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May 9, 2008 in The China Beat


Copyright May 9, 2008. Used by permission.


This past week marked the 89th anniversary of the May 4th demonstrations, the defining event of a decade of intellectual vitality and ideological debate as teachers, students, authors and scholars drew on a panoply of ideas to make sense of the world, their nation, and how best to build a strong and vital society.

At the heart of this movement was a true marketplace of ideas. Young intellectuals rushed to read the latest issues of their favorite journals, of which there were hundreds, pages brimming with the back-and-forth of open minds at work.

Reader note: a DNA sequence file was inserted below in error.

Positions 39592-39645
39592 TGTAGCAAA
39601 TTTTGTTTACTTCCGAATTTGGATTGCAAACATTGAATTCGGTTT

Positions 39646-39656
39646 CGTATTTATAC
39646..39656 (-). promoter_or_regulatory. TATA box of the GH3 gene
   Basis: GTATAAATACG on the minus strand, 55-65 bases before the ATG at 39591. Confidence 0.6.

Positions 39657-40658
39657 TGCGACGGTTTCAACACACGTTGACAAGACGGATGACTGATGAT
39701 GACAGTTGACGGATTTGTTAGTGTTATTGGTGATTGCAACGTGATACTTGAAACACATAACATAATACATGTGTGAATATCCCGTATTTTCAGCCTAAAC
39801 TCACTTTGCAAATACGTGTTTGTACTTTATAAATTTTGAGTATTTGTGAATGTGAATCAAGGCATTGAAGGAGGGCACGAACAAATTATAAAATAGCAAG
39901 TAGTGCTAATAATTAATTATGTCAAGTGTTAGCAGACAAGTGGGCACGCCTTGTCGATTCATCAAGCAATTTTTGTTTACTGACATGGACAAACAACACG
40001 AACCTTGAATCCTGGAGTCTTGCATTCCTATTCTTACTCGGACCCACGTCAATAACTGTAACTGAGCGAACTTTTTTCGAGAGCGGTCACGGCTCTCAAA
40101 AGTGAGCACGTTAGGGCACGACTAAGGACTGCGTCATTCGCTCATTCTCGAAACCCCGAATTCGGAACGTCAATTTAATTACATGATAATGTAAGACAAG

The question in the hearts of these youthful, educated elite: How to save Chinafrom the ravages of corrupt politicians, avaricious foreign powers, and the stranglehold of old thinking and culture? And yet while the question remained consistent, the answers were a glorious cacophony of disparate ideologies shouted in student halls and debated in faculty dining rooms, scrawled on notebook pages and set in printer’s ink.

Whether one was a follower of John Dewey, Bertrand Russell, Herbert Spencer, or Karl Marx (among many others), or an academic focused on using new methodologies to mine China’s past and cultural heritage, or sought elsewhere for a way to unite a nation against the forces arrayed against her, what made the May Fourth era so special was the free expression of ideas, and the willingness of the intellectual elite to listen, discuss, and then accept or reject different viewpoints on the merits of the arguments presented.